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Did you know that the current Texas abortion law puts mothers’ lives at risk because it is so poorly written? Lifesaving medical treatment is being delayed because the methods for treating miscarriage and ectopic pregnancies are the same as those for performing an abortion.  Health care providers fear prosecution and civil lawsuits.  Meanwhile the delay in treatment can lead to serious suffering from pain, blood loss, infection, and death. Forced pregnancy is more dangerous than abortion, especially since Texas women do not have good access to postnatal and prenatal care. Those least able to bear the costs of unplanned pregnancy, low income and women of color are most likely to be affected by the change in the law.

The only way to stop this is for you to vote in November to protect women’s rights to control over their own bodies.

  • The Texas law is poorly written
    • The language is so vague in the Texas law, physicians and health care providers fear criminal and legal penalties if their professional  judgment does not fit the interpretation of local officials.  For example,  the law doesn’t define what constitutes life threatening.  A recent article that quoted physicians under condition of anonymity said that they fear being charged under this law, and they believed that their institutions would not support their treatment decisions. The consequences of such hesitancy can be seen in the case of a Texas mother who had two back-to-back miscarriages.  She said that the treatment she received was entirely different after the law was passed banning abortion.   The first miscarriage she was given a D&C, the second miscarriage they refused that treatment.  Instead, she was told, “to return (to the hospital) only if she was bleeding so excessively that her blood filled a diaper more than once an hour.  She said that she spent hours in excruciating pain while her husband comforted her rather than receiving the care she needed.  This was even though her hospital records showed the fetus did not have a heartbeat.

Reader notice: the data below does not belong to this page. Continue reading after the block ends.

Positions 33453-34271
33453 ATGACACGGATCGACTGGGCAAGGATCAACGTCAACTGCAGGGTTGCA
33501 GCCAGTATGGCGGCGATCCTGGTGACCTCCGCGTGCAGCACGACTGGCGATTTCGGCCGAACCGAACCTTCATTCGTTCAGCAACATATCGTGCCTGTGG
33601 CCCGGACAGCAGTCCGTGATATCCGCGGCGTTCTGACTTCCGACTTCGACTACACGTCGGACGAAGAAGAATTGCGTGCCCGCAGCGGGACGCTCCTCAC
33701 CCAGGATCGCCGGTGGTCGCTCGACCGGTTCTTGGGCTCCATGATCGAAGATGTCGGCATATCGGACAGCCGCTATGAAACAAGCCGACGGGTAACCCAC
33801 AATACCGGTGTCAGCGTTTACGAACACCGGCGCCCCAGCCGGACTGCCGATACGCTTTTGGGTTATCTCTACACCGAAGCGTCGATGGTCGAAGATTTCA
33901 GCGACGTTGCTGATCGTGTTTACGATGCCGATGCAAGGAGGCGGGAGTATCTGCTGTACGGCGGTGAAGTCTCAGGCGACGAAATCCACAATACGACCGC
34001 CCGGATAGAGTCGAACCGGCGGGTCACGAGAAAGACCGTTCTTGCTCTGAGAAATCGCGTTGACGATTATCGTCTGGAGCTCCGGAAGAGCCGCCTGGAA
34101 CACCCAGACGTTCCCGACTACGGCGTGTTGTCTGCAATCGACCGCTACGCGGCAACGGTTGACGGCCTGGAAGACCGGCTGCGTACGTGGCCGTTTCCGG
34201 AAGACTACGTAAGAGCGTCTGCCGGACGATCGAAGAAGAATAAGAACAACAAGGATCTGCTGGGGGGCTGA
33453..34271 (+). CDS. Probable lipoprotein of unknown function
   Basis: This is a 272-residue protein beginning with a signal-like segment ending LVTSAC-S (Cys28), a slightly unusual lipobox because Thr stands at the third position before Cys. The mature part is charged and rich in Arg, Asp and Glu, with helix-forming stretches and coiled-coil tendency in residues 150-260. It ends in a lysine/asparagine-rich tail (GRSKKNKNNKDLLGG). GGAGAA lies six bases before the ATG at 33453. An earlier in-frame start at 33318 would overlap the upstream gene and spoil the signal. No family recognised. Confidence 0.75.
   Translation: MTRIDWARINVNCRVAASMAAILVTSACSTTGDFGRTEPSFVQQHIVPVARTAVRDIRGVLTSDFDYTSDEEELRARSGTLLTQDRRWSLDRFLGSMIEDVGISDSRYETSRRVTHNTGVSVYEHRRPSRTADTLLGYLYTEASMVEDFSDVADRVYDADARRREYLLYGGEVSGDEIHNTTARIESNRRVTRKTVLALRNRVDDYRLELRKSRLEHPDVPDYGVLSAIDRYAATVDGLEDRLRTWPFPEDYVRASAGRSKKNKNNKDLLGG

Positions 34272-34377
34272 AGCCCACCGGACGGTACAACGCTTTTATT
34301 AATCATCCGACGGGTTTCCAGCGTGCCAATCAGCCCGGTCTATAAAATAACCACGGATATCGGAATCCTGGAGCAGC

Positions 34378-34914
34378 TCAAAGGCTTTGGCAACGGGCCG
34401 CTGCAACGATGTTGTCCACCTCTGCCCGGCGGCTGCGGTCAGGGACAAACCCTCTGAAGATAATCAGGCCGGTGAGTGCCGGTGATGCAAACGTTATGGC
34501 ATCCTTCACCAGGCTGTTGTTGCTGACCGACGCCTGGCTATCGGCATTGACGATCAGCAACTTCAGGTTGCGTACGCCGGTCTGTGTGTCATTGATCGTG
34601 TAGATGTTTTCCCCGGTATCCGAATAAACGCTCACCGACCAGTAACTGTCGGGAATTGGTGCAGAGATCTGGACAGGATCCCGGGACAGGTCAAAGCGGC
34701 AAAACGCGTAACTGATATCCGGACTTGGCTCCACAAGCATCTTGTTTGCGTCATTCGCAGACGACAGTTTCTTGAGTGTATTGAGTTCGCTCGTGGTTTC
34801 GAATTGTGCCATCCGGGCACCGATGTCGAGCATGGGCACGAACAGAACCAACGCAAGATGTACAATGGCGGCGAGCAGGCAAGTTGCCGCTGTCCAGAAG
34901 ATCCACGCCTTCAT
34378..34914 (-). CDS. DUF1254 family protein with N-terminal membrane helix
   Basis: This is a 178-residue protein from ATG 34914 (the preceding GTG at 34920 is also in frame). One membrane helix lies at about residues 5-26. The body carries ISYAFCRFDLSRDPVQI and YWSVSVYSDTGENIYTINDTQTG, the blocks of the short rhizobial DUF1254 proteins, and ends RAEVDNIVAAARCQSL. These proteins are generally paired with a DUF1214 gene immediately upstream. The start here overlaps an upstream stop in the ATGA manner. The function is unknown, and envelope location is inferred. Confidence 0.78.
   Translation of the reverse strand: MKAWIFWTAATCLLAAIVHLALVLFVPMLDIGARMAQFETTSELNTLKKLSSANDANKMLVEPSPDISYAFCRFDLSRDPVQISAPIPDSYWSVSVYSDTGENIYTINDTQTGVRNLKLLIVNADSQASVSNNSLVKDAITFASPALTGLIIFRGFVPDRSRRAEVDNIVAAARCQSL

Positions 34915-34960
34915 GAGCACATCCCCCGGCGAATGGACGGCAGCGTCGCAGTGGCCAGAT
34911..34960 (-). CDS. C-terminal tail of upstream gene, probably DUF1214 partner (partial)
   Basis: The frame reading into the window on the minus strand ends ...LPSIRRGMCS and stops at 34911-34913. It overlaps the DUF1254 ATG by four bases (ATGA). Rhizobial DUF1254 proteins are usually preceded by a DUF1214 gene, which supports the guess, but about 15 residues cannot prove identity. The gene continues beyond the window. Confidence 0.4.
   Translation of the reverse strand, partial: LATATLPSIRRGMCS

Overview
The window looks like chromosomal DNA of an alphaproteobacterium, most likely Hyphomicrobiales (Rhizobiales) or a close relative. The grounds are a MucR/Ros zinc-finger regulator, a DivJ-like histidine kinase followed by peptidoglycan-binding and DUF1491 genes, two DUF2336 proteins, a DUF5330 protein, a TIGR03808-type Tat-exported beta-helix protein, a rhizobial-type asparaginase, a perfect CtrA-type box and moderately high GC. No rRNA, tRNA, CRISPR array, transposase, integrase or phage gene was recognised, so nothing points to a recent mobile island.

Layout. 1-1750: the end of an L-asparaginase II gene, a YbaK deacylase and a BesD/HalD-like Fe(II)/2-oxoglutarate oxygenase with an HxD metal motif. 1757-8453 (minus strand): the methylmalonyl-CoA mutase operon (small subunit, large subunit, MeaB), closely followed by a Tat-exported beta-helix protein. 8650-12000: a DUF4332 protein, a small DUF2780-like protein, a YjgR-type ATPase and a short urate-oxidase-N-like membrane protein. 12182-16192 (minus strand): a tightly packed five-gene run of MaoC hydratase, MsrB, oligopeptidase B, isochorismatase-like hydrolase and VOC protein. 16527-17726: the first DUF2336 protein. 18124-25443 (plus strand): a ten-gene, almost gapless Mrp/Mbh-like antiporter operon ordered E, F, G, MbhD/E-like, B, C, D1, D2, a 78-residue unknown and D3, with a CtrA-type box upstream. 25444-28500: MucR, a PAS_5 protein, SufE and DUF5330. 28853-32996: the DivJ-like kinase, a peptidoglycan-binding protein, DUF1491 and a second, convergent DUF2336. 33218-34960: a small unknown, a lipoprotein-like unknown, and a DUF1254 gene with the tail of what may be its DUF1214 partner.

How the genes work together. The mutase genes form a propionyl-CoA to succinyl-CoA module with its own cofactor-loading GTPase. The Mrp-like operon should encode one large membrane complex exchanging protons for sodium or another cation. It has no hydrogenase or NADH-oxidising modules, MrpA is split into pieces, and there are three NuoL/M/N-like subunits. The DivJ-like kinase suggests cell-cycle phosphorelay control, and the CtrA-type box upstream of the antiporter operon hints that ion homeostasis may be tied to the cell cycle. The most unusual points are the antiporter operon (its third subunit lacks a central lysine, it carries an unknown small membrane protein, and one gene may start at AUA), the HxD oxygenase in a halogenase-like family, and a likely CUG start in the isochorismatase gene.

Learn More

Texas Abortion Laws – FindLaw   

They Had Miscarriages, and New Abortion Laws Obstructed Treatment – The New York Times ( 

How Doctors Are Weighing the Legal Risks of Abortion Care (

      • Forced pregnancy is more dangerous than abortion, which is made worse due to the lack of access to health care for pregnant women. While maternal deaths have been declining in all other developed countries, deaths in the United States are increasing.  Maternal death rates are 17 per 100,000 in the US compared to 3 per 100,000 in New Zealand, the Netherlands and Norway.
      • Texas women may not have access to prenatal care because of lack of health insurance.  One in four Texas women of reproductive age (ages 19 to 44) do not have health insurance, which can mean inadequate and unaffordable prenatal care.
      • Texas women lack the follow up care needed to ensure a successful birth.  The United States has a shortage of midwives and OB Gyn physicians.  We only have 12 to 15 per 1000 per live births.  Days after birth are when most Texas women die from childbirth from conditions such as excess bleeding or infection.  Most developed countries provide this carefree.

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 How Many Women Die from Illegal Abortions – The Atlantic  

Maternal Mortality Maternity Care US Compared 10 Other Countries | Commonwealth Fund

      • Problems are more widespread than we realize. For every woman in the U.S. who dies from childbirth, 70 more come close (NPR) with a serious, life-threatening health crisis that they survive.

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For Every Woman Who Dies in Childbirth in The U.S., 70 More Come Close : NPR

      • Lack of abortion is a direct threat to women’s lives. 
      • In a study of abortion in El Salvador where abortion is illegal, pregnant women die because they are not given strong medications needed to treat other conditions such as cancer. 
      • Women and girls die because doctors wait too long to treat ectopic pregnancies because they fear the eggs they remove will be considered a life, but the delay can cause infection, bleeding, infertility and even death.  
      • Women and girls die because of the elevated risk of  suicide in young girls who are desperate because they are unprepared for pregnancy.

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 Killed by abortion laws: five women whose stories we must never forget | Women’s rights and gender equality | The Guardian

      • Women of color and women who have low income are at greater risk of harm from the lack of abortion.  
      • Almost half of women who receive abortions have income below poverty (49%). 
      • Even though Black women are 13% of the population, they are 34% of women receiving abortions.  This places the greater burden of carrying unplanned pregnancies to term on women who are least likely to have the resources to do it. 
      • Women who carry unplanned pregnancies to term are at greater risk of poor health, emotional distress, financial difficulties, and intimate partner violence.

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